Against the backdrop of these theoretical speculations, a specific practical question arises about the so-called "good Russians" who do not support Putin's criminal policies, oppose the war that Russia has unleashed against Ukraine, and dream of democratic change in their country. But can these changes ever happen? Or is this hope a delusion that "good Russians" are instilling in themselves and humanity? And what really worries these "good Russians" today — the inhuman cruelty of their countrymen who commit crimes against humanity around the world and wage a genocidal war against the people of Ukraine, or how civilised people will treat Russia after all this?

If the essence of Russia is its imperialism, then no change of government will change anything about its criminal nature. Only the complete deconstruction of the empire can eventually lead to the emergence of conditions for free and dignified human life on its territory. But are the "good Russians" themselves ready for such deconstruction? I have only one question: are they prepared to imagine a world without Russia? If so, then we can talk to them about something. 

But I doubt we will find anyone among the "good Russians" who will answer this question in the affirmative. And I believe I have the right to ask this question because I was born in the Soviet Union, hated it and dreamed of its collapse. I had a traumatic experience of hatred for my homeland but also a wonderful experience of emancipation from it and gaining a true homeland — Ukraine. It was possible, among other things, because many people had been trying for years to imagine a world without the Soviet Union.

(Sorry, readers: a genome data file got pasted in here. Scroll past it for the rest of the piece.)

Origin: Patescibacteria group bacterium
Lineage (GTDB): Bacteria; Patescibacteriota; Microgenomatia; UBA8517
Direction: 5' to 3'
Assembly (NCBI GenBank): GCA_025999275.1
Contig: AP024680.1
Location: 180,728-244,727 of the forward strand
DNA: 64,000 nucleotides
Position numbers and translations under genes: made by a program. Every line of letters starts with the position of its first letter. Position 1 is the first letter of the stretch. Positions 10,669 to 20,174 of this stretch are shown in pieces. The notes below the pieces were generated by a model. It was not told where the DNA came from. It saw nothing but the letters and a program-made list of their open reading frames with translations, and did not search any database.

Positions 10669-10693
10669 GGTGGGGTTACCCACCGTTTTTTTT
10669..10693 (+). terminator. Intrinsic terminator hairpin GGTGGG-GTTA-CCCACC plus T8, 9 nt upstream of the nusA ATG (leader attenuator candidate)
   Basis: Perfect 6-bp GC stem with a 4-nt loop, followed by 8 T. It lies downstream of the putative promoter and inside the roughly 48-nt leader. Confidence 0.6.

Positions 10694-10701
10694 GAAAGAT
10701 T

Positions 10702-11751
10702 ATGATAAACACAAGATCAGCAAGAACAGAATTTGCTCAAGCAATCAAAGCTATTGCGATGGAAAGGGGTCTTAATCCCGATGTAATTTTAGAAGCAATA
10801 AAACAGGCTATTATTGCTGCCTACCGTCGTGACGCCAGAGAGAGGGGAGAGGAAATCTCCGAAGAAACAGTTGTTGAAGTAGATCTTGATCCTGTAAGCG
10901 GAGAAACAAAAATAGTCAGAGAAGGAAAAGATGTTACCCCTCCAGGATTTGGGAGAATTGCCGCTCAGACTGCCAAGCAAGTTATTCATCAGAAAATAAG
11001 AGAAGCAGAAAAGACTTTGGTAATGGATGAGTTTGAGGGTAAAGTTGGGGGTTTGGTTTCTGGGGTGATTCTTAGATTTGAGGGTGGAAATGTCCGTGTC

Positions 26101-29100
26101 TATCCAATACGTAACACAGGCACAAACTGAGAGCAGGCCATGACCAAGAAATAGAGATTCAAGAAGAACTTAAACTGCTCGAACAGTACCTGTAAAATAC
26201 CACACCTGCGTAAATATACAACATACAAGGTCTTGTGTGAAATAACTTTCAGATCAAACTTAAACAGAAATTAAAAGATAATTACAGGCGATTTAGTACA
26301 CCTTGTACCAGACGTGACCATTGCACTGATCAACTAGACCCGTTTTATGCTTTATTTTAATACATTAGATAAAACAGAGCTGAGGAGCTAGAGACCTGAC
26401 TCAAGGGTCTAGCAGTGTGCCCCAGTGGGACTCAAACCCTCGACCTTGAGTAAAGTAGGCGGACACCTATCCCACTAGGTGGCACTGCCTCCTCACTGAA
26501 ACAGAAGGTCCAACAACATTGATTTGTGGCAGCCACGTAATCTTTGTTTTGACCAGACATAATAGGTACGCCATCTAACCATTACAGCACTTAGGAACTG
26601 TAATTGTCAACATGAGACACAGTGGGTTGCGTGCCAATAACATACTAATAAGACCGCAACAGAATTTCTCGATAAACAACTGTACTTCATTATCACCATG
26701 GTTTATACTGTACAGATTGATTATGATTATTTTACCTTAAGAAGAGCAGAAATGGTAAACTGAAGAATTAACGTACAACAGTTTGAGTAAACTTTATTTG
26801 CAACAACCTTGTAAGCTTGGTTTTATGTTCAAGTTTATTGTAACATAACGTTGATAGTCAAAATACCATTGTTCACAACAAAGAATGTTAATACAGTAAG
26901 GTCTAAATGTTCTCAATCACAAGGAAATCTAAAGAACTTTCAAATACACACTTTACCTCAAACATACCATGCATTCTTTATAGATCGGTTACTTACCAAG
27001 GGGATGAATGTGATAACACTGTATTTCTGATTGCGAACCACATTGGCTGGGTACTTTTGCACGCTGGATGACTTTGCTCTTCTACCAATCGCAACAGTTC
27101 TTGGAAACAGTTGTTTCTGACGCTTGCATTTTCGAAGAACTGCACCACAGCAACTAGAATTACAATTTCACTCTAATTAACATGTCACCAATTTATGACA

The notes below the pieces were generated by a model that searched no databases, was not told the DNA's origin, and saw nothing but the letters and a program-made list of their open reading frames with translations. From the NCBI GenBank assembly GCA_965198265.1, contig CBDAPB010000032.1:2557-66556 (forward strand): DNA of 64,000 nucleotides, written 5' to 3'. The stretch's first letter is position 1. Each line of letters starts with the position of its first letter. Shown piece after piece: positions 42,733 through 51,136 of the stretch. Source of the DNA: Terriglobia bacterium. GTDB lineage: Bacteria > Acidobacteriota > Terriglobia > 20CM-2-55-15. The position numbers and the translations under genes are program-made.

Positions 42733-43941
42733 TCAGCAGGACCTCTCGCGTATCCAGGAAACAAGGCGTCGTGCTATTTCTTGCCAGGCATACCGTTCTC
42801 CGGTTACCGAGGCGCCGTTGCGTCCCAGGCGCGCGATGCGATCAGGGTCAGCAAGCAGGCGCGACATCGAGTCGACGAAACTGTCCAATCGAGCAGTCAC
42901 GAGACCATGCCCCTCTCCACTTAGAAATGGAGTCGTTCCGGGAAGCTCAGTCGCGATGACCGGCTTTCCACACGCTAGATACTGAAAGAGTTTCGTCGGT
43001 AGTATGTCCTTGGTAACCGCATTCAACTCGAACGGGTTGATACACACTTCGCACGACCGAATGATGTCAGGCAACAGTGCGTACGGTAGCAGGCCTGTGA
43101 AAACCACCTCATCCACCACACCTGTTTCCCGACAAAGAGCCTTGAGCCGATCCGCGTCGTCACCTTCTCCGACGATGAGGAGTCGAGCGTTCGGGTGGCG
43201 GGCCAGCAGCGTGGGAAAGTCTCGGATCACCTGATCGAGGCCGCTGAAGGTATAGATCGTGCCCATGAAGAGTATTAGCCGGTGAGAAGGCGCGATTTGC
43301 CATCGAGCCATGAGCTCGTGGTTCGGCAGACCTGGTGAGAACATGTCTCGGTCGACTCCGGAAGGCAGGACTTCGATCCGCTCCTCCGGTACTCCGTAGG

I share the opinion of Benedict Anderson that "nations are narratives". Political nations, like any community of people, are products of the public imagination, which is deposited in narratives. But these products are not airy castles but rather stable socio-political constructions that organise our everyday life. Therefore, the public imagination is a very powerful tool for the historical development of humanity.

And I have one prescription for Russia that might help us. It came to me in Izium, near a mural on the wall of a residential building destroyed by the Russians. It depicts the face of John Lennon and a quote from his song "Imagine". But, unfortunately, the mural was damaged by Russian shelling. And then I thought that to fulfil Lenon's dream of a world where all people live in peace, we need to start imagining a world without Russia. It could save us and the Russians themselves. But instead, "good Russians" who try to preserve the Russian empire will become a threat to all of humanity. 

Therefore, truly good Russians can only be those who are ready to abandon the perverted Russian imperial identity, understand that its poisonous miasma permeates the entire "Russian culture", repent of Russia's crimes, deconstruct the Russian empire, give freedom to all peoples colonised by Russia, and thus cease to be a constant threat to all humanity.